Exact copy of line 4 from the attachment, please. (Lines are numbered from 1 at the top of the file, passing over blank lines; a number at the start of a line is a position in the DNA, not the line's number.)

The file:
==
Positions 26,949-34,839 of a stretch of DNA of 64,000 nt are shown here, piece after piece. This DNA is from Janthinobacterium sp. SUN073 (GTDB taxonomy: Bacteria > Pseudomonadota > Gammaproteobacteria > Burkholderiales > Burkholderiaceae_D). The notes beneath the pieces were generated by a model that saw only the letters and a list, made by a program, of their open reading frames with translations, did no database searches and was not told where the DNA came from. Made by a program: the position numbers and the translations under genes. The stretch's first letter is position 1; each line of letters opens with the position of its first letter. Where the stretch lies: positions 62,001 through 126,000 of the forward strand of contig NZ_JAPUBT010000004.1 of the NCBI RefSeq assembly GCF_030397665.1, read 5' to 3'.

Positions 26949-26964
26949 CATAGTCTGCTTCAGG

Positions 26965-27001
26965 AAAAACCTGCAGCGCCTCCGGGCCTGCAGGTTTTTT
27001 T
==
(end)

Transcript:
Positions 26965-27001